Get a haircut,
Not allowed

have lunch in a small cafe,
Not allowed

service your car with an independent mechanic, go shopping at the baker/butcher/green grocer
Allowed

Call a tradesman and get those niggling things attended to at home.
Depends on whether they're willing to show up (probably)

At least in my neck of the woods...
visibility3miles is offline  
Old 29th Mar 2020, 02:59
  #19 (permalink)  
 
Join Date: Jul 2010
Location: Asia
Posts: 649
Imagine the outcry from ordinary tax payers if they were expected to make up the losses for punters who had a bad day at the bookies or racetrack. The banks shouldn’t expect one either and nor should they be allowed to get into a position where they need one.

A bank is a custodian of other people’s money which must be protected. If they want to go on speculative ventures using their own profits or money raised specifically for that purpose from adventurous investors that’s fine but don’t lend my savings out to someone who thinks oil is going to hit $200 a barrel but has nothing to fall back on if it doesn’t.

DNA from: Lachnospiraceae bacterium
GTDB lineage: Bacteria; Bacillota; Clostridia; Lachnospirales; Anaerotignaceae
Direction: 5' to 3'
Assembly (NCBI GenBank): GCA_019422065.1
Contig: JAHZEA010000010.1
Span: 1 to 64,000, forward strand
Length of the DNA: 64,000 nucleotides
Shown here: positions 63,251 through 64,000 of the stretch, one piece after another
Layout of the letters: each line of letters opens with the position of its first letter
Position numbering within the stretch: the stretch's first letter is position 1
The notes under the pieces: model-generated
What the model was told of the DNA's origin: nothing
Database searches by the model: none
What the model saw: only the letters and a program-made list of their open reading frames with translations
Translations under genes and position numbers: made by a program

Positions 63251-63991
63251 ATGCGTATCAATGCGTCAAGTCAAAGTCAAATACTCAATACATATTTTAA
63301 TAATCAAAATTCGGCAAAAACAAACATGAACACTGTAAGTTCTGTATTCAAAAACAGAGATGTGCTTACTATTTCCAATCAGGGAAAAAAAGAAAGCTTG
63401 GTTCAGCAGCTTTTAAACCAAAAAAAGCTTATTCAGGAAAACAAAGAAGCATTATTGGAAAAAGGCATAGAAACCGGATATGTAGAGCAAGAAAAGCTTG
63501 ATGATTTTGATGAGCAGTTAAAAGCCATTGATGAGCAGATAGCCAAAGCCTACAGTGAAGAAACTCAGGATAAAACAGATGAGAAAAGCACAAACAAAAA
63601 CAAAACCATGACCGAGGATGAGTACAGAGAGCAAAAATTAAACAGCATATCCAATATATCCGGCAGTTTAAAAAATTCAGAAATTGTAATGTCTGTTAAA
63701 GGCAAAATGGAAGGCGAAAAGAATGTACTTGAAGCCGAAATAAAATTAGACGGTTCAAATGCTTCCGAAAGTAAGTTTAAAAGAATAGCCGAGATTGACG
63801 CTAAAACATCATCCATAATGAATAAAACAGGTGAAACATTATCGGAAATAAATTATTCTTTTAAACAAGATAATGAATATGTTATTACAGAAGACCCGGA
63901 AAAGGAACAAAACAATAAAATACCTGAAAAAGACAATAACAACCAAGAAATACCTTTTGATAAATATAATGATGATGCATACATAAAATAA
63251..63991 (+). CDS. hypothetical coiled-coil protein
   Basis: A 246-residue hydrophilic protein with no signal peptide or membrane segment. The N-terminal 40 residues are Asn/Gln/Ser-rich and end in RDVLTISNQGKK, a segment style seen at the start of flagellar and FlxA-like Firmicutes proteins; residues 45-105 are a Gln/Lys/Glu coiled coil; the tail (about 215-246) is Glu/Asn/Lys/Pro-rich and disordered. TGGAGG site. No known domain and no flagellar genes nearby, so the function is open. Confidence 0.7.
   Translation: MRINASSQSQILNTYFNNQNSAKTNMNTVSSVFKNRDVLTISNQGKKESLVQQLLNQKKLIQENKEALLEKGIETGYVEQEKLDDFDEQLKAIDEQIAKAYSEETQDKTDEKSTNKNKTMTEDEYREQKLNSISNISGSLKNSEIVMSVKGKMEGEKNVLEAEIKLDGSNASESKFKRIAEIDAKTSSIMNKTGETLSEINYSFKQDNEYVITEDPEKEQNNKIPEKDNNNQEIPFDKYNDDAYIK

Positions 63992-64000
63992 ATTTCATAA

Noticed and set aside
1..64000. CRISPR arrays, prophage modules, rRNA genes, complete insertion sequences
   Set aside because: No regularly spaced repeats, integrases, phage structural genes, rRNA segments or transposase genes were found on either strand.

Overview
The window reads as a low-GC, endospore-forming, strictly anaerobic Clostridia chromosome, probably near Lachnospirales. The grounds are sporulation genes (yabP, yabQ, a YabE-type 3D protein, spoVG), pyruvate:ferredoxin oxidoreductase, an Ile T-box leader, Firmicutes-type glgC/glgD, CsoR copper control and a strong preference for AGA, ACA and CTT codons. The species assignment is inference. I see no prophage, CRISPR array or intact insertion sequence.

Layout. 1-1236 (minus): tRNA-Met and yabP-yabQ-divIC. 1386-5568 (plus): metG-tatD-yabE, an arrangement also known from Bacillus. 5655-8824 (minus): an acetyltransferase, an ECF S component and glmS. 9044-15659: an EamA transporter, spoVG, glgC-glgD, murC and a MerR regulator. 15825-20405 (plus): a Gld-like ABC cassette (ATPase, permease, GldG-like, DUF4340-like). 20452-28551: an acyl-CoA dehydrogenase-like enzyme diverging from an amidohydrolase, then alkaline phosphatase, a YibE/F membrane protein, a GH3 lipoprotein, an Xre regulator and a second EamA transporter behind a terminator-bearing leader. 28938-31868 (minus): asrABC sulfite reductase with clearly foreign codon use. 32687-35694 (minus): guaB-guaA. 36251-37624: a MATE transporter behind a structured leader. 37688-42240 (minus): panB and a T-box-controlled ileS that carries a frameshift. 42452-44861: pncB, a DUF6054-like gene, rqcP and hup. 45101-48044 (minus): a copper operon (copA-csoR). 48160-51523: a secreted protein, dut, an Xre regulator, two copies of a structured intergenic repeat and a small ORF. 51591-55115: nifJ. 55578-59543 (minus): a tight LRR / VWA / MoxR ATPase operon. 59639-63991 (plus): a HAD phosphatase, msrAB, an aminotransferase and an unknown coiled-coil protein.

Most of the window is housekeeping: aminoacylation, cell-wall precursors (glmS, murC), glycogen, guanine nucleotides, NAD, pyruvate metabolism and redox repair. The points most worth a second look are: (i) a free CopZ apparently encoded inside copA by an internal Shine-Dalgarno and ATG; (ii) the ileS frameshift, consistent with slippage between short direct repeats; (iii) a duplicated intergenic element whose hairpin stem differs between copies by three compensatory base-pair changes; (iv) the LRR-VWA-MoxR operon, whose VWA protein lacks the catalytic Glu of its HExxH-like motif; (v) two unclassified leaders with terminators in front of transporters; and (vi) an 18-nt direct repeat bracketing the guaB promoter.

krismiler is offline  

Posting Rules
You may not post new threads
You may not post replies
You may not post attachments
You may not edit your posts

BB code is On
Smilies are On
[IMG] code is On
HTML code is Off
Trackbacks are Off
Pingbacks are Off
Refbacks are Off


Thread Tools
Search this Thread

Contact Us - Archive - Advertising - Cookie Policy - Privacy Statement - Terms of Service - Do Not Sell My Personal Information

Copyright © 2018 MH Sub I, LLC dba Internet Brands. All rights reserved. Use of this site indicates your consent to the Terms of Use.